Nevertheless, 80/50/30 is a known formula in corporate Human Resources departments. Translated it means if you are an employee over the age of 50, making $80K or more per year and have been contributing to said company for 30+ years, you’re expendable and probably won’t survive the next round of cuts.
For the 91% who claim to have experienced some form of ageism there are other consequences. Being treated as irrelevant, useless and uninteresting contributes to a feeling of resignation and depression – where the only thing to anticipate is decline, deterioration and death. Allowing prejudice to define them, some seniors give up on living; they don’t look after their bodies, decline socializing or volunteering and resign themselves to living alone even if they would like to find a companion.
Skills learned over time have value
Experience should be valued. Who wouldn’t prefer to be treated by a senior, knowledgeable physician when we have a health issue – or would you prefer the services of an intern? When legal problems present themselves, who wants an articling student vs someone with a QC after their name? And who would prefer employing a junior accountant to a senior partner when you can have tax issues to sort out. Youth does not hold all the cards.
Stereotypes should not define us
Discrimination doesn’t end with race, or sex – it extends to our age. We must not allow ourselves to be defined by others’ prejudices. It’s cruel, uninformed and it’s ignorant. There are so many seniors living busy lives, still working, volunteering, taking classes, sharing their knowledge, living independently and healthfully – whose life experience can be drawn upon to teach others: artists create until they can’t, doctors practise medicine until they themselves want to rest; lawyers and accountants practise into their senior years sharing a wealth of experience with their clients. Bottom line is we should be judged on our merits, experience and what we can contribute as a result of all that experience – rather than upon our birthdate.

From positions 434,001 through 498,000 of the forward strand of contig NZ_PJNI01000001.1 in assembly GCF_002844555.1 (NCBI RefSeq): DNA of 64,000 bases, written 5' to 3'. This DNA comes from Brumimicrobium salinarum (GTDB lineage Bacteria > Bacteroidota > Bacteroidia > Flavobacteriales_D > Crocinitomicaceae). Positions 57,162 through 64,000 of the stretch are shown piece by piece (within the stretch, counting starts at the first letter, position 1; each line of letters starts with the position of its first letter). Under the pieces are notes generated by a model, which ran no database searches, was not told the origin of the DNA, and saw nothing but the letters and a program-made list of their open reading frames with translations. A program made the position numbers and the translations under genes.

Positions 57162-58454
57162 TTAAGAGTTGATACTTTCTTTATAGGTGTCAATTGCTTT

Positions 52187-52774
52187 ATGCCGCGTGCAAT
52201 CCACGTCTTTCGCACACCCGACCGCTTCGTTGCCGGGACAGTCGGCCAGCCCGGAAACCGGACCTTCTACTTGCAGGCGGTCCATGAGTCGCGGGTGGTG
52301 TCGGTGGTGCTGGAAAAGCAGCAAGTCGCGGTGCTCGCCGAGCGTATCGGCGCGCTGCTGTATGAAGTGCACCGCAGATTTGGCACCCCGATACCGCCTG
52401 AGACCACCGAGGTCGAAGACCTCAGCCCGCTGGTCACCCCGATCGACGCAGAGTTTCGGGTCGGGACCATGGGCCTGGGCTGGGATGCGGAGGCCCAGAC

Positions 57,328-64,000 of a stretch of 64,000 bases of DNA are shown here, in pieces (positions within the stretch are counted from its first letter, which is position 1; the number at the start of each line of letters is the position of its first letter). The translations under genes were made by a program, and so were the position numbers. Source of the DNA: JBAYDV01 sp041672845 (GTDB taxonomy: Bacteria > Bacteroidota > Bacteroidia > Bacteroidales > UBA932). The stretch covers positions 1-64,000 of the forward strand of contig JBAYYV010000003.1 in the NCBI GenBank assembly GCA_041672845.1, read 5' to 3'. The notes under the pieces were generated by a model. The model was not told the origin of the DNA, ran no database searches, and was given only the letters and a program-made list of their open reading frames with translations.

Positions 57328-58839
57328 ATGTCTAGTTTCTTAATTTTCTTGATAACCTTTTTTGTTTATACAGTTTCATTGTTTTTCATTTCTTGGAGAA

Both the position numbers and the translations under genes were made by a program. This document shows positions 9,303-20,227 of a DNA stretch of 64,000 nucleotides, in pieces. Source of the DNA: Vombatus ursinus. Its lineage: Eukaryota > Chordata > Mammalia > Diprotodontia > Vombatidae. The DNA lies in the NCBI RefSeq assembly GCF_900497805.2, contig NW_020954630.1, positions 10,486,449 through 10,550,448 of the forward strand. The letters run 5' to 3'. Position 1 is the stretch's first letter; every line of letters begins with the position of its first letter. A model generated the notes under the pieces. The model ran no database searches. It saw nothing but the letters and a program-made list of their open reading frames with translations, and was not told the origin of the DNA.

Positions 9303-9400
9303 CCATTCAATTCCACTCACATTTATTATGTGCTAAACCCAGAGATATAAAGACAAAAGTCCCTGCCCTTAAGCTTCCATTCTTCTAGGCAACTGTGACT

While there are laws against age discrimination in the workplace in both Canada and the US, and while these laws might provide some protection for existing longtime employees, by the same token some employers might avoid hiring older workers altogether in anticipation of being accused of discriminatory practises should they want to terminate that older employee.
While anti-ageist laws might protect people in their job, they really do nothing to actually change societal attitudes about the older individual as evidenced by my experience where I was judged to be over the hill because I was having technical difficulties with software – on a computer!
Who hasn’t been challenged by a software program first time out where there is scant explanation as to how to use it properly? The only thing this experience did for me was damage the brand this company is attempting to build. And if I were discriminatory, I could indulge in age discrimination too by implying that the owners of this company were obviously too young and too inexperienced to recognize the damaging perception being created, that they do not want to sell to an older demographic – which is not a great business model.
Are you one of the 91% over the age of 40 who has experienced age discrimination? How did it make you feel?